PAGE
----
Gabriel Ha, MathWorks
Optimization Toolbox™ provides functions for finding parameters that minimize or maximize objectives while satisfying constraints. The toolbox includes solvers for linear programming (LP), mixed-integer linear programming (MILP), quadratic programming (QP), second-order cone programming (SOCP), nonlinear programming (NLP), constrained linear least squares, nonlinear least squares, and nonlinear equations.
You can define your optimization problem with functions and matrices, either programmatically or with an app. Alternatively, you can use expressions of optimization variables that reflect the underlying mathematics. You can use automatic differentiation of objective and constraint functions for faster and more accurate solutions.
Optimization Toolbox™ provides solvers for finding a maximum or a minimum of an objective function subject to constraints. This enables you to find optimal designs, minimize risk for financial applications, optimize decision making, and estimate parameters.
You can use the problem-based approach to define the optimization variables and their bounds, set the objective, and then solve. On this problem, the solve function recognizes the problem is nonlinear, applies a nonlinear solver, and uses automatic differentiation for faster gradient evaluations.
Optimization problems often have sets of variables or constraints like in this production planning problem. You can define arrays of optimization variables and constraints, and index with numbers or strings, resulting in readable and compact representations of large problems.
You can use the problem-based approach even when some functions are not naturally expressed as optimization expressions. This problem’s objective function requires solving an ODE. We can convert this to an optimization expression and use it in the problem to be optimized.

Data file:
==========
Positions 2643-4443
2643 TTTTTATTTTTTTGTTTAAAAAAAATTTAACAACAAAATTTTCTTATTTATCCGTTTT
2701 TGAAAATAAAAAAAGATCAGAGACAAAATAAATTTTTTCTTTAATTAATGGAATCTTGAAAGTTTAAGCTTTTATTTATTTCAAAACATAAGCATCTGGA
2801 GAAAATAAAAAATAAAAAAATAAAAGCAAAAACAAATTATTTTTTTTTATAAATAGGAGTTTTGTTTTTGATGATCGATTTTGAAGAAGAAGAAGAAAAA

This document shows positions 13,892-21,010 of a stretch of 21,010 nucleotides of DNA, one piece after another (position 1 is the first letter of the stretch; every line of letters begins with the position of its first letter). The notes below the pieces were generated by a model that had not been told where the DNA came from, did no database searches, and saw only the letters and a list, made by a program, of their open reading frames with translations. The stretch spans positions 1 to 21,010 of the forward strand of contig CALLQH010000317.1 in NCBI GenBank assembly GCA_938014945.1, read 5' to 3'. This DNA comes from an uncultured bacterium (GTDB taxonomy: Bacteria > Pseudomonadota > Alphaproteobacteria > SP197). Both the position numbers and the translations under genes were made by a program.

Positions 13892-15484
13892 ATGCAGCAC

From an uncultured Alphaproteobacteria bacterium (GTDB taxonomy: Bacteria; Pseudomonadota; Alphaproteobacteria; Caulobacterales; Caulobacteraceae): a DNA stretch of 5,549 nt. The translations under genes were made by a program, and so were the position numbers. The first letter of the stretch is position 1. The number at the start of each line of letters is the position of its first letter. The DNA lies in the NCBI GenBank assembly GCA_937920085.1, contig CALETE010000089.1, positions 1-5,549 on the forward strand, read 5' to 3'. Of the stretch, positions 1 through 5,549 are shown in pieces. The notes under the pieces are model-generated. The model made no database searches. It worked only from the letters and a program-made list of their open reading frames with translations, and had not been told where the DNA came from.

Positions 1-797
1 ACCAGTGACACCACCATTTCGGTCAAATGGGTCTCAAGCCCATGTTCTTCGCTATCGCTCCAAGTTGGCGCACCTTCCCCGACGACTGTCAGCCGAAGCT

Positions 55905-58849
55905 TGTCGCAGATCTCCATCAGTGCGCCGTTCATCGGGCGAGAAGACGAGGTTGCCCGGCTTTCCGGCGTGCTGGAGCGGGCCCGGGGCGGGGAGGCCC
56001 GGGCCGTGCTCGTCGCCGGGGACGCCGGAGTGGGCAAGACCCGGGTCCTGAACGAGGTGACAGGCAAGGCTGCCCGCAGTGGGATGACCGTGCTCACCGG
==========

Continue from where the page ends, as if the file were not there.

You can add integer constraints to linear problems involving variables which must take on integer values. This includes when the variables represent a yes or no decision, like whether a process is assigned to a processor in this scheduling example.
In addition to solvers for nonlinear, linear, and mixed-integer linear programs, Optimization Toolbox includes specialized solvers for quadratic programs, second-order cone programs, multiobjective, and linear and nonlinear least squares.
You can quickly solve large and sparse problems with thousands of variables. Here, a quadratic problem with over 40,000 variables is solved in around thirty seconds.
As an alternative to the problem-based approach, you can use Optimization Toolbox with the solver-based approach. After representing your objectives and constraints as MATLAB functions and matrices, the Optimize Live Task helps guide you through this approach by indicating where to select a solver and insert your predefined MATLAB constructs.
Optimization Toolbox works in conjunction with other MATLAB® tools. You can accelerate numerical gradient calculations using Parallel Computing Toolbox™.
You can compile your applications into apps or libraries with MATLAB Compiler™ and MATLAB Compiler SDK™.
You can generate portable and readable C/C++ code to solve your optimization problems using MATLAB Coder™. Use this code to deploy applications to enterprise and embedded systems.
For more information, return to the Optimization Toolbox page or choose a link below.
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